II. Major Classes of Outdoor Air Pollutants F. Photochemical oxidants: these are formed in the air by the reaction of oxygen, nitrogen oxides and VOC’s under the influence of sunlight.

AIR POLLUTION

III. Primary and Secondary Air Pollutants A. Primary air pollutants 1. Define: Harmful chemicals that enter the air directly from natural and/or human activities. 2. Examples: • CO, CO2, SO2, methane, etc. • From volcanoes, forest fires, industry, farming, cars.

AIR POLLUTION

III. Primary and Secondary Air Pollutants A. Secondary air pollutants 1. Define: Harmful chemicals FORMED IN the air through chemical reactions.

AIR POLLUTION

III. Primary and Secondary Air Pollutants A. Secondary air pollutants 1. Define: Harmful chemicals FORMED IN the air through chemical reactions. 2. Examples: (Acid rain) • SO2 + O2  SO3 + H2O  H2SO4 (sulfuric acid)

AIR POLLUTION

III. Primary and Secondary Air Pollutants A. Secondary air pollutants 1. Define: Harmful chemicals FORMED IN the air through chemical reactions. 2. Examples: (Acid rain) • SO2 + O2  SO3 + H2O  H2SO4 (sulfuric acid)

III. Primary and Secondary Air Pollutants

AIR POLLUTION

Acid Rain Damage in Washington, D.C.

AIR POLLUTION

IV. Indoor Air Pollution A. B. C. D.

Tobacco smoke Formaldehyde – from furniture, stuffing, paneling, insulation. Asbestos Methylene chloride – paint stripper and thinner.

IV. Indoor Air Pollution

AIR POLLUTION

E. Radon 1. 2. 3. 4. 5. 6.

Odorless, colorless radioactive gas that causes 5000 – 20,000 lung cancer deaths per year. Occurs naturally. The radioactive gas seeps into homes around faulty pipe seals or cracks in the foundation and walls. picocurie is the common unit of radioactivity measurement. The ___________ 4 Exposures to radon levels above ________ picocuries /liter will result in a lung cancer risk equivalent to smoking one package of cigarettes a day. Homes Exceeding Safe Levels of Radon (1988 EPA report) a. North Dakota _______ 63% 46% b. Minnesota ________ 26% c. Indiana ________ 7% (Prescott was highest in state.) d. Arizona ________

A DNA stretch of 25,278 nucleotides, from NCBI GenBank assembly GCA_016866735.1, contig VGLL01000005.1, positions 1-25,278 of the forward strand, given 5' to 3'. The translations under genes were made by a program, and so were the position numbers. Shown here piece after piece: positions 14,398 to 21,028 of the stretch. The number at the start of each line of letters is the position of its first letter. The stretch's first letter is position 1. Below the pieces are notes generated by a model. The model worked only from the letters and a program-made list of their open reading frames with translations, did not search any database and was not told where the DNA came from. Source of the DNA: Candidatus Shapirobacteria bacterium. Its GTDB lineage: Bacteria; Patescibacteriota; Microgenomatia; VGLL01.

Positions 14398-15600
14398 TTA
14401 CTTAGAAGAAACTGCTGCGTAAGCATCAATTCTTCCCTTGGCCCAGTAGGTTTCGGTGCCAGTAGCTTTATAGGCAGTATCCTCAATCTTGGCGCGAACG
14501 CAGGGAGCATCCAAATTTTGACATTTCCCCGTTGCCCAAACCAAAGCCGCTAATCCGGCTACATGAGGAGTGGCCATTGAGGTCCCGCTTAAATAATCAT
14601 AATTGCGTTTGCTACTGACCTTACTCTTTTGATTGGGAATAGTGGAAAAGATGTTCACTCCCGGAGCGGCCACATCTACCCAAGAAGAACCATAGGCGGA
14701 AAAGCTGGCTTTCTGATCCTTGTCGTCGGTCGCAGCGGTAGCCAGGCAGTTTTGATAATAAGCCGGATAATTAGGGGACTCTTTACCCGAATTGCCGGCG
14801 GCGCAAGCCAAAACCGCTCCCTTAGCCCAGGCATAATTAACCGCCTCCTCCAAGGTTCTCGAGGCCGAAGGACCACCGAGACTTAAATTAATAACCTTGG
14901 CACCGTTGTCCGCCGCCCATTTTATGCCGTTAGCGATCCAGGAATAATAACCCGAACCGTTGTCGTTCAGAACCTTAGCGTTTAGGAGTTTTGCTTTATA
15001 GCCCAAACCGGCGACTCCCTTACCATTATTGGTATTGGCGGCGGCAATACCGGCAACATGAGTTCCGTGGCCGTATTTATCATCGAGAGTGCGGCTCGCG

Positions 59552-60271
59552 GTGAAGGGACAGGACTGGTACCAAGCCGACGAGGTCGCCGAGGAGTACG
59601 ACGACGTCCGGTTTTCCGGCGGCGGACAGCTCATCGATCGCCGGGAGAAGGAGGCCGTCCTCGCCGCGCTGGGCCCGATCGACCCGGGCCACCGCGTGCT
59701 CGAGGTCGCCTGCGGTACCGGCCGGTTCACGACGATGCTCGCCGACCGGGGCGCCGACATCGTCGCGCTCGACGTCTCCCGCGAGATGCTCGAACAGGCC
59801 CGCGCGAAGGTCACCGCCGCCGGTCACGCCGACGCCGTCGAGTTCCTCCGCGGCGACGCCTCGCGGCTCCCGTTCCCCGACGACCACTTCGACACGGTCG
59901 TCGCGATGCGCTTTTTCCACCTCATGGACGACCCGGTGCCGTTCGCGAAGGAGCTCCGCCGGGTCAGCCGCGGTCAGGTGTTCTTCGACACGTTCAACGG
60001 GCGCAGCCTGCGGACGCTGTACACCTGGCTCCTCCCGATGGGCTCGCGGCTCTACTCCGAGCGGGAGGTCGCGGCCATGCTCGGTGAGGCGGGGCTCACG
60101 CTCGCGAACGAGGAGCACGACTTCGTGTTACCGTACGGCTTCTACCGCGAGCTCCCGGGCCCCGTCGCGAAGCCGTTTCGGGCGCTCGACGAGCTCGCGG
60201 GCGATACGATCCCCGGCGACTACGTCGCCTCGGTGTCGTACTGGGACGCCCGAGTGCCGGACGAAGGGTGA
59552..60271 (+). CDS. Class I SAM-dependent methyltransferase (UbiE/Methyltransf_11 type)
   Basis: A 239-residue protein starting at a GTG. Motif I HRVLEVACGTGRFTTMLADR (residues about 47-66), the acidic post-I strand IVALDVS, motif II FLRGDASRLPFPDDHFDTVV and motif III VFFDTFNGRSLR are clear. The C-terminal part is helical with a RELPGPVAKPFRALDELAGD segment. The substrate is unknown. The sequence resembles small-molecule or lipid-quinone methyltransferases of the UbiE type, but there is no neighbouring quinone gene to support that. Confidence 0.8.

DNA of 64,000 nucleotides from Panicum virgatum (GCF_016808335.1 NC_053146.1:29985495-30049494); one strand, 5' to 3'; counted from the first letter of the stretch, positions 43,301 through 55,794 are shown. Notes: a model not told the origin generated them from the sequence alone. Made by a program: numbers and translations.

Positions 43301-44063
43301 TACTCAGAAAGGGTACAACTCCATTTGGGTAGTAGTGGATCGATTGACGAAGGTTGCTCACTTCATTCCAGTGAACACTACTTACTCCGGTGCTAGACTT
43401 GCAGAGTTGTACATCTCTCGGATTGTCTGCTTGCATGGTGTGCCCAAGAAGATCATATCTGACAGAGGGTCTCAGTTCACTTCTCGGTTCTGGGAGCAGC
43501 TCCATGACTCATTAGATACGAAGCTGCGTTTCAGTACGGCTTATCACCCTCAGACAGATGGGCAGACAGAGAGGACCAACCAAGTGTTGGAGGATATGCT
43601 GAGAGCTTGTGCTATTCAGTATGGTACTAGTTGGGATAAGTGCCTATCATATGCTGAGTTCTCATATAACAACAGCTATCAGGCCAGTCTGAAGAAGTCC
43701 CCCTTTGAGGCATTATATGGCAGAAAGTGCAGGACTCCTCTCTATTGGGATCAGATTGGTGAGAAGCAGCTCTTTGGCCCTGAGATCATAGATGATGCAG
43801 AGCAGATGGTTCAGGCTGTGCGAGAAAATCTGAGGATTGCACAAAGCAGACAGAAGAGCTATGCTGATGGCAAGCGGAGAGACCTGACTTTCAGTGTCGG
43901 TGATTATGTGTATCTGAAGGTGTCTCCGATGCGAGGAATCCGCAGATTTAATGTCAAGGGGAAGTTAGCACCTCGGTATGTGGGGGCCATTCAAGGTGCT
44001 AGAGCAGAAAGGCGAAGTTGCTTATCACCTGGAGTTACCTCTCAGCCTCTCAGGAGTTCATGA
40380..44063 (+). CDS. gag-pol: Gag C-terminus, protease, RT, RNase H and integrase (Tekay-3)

AIR POLLUTION

V. Air pollution and the Ozone Layer A. What is Ozone? • A form of oxygen (O3 instead of O2) that forms a layer about 11 miles thick 15 miles above the earth’s surface. • Acts as a filter, absorbing harmful ___________ ultraviolet (UV) radiation from the sun.

AIR POLLUTION

V. Air pollution and the Ozone Layer B. What destroys Ozone? CFC’s (chlorofluorocarbons) . • The main culprit are __________________________ • CFC’s are released into the air during manufacture of foam products, from certain refrigerant compounds & from various other sources. • Globally the major sources of CFC’s are: _________ freon , styrofoam , & ___________________ ____________ . aerosol sprays

AIR POLLUTION

V. Air pollution and the Ozone Layer B. What destroys Ozone? • A single chlorine molecule from a CFC molecule can destroy ______________ ozone molecules. 100,000 • CFC molecules can continue to deplete ozone molecules 50 years for more than ___________ after they are released.

V. Air pollution and Greenhouse Effect

AIR POLLUTION

C. Greenhouse Effect • •

Caused by excessive amounts of greenhouse gasses (CO2, CO, methane, etc.) released into the atmosphere from human activities. These gases trap heat from the sun in the atmosphere slowing their release into space.

What are YOU Breathing?